Singh conveyed two significant messages to the press during her visit. Her first message emphasized India’s desire for the JP to participate in the election, promoting broader political participation. Singh even suggested that if the JP did not participate, there was a risk of Islamists rising to power. Her second message was that India sought stability in Bangladesh. Locally the message was interpreted as India prioritizing the continuity of the AL regime, regardless of the election’s quality.
Despite the lack of credible opposition contenders and a low voter turnout, the AL formed the government. India, Russia, and China backed Hasina’s government.
However, apart from India, major democracies called for a re-election. Indian journalist Suhasini Haider commented, “India is too strategically powerful and too close a neighbor to play a partisan role in favoring any political party over another in Bangladesh.”
In 2018, Hasina organized another controversial election, with the opposition participating. However, the poll’s credibility was tainted by widespread vote rigging, voter intimidation, and extrajudicial killings of opposition activists in the run up to the election in the name of the war on drugs. The official in charge of that controversial war on drugs was Benazir Ahmed, who enjoyed one prized position after another under Hasina, and was later punished by the United States.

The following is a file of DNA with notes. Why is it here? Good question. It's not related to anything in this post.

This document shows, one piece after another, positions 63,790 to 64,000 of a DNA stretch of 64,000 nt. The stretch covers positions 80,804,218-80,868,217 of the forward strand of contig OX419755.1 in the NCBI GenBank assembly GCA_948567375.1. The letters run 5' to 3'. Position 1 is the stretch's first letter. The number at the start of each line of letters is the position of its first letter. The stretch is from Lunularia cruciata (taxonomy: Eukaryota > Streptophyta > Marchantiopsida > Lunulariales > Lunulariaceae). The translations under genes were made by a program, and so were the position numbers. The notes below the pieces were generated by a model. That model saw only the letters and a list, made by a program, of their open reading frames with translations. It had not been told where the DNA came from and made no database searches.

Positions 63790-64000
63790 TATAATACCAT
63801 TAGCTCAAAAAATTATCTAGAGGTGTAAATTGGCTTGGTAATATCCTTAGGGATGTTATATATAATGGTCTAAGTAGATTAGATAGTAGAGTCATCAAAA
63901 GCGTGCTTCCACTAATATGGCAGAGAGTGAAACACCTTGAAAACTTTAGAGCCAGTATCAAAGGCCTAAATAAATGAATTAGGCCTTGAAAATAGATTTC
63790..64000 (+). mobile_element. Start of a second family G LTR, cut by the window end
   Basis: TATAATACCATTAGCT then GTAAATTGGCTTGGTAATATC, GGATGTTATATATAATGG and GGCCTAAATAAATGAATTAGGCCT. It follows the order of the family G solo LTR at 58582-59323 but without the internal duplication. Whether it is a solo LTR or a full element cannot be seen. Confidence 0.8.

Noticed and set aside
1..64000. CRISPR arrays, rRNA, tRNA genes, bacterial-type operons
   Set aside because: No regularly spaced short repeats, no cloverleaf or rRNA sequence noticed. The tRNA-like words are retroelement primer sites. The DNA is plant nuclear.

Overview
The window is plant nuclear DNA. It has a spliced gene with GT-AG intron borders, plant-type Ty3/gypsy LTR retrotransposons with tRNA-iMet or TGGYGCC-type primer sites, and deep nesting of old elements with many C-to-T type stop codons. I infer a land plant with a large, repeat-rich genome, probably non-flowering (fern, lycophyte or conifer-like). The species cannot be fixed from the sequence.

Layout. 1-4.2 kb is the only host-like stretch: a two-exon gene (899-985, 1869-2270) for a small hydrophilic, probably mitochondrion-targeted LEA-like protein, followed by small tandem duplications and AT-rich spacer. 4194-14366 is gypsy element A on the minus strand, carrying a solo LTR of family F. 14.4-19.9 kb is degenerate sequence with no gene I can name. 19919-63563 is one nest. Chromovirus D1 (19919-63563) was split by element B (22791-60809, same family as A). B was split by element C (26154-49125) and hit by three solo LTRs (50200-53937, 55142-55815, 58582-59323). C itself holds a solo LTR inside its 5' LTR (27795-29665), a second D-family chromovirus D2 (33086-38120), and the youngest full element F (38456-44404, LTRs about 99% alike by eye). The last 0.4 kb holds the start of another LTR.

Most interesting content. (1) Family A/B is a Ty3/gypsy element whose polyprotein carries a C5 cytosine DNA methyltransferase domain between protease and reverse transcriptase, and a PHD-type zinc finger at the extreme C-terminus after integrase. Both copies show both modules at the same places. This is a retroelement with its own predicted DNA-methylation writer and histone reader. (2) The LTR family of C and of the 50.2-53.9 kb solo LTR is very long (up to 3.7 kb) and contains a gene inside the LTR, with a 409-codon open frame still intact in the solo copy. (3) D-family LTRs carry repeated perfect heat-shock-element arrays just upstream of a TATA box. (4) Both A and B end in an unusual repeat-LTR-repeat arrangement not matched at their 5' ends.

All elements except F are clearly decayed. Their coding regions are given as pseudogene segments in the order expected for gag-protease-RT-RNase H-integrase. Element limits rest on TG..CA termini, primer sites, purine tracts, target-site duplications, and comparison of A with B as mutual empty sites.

By openly supporting Hasina in these past farcical elections, India isolated itself both in the political realm and in public perception. However, Hasina skillfully utilized this opportunity to expand Chinese influence in Bangladesh with an aim to gain leverage and send a signal to India and the West, particularly the United States.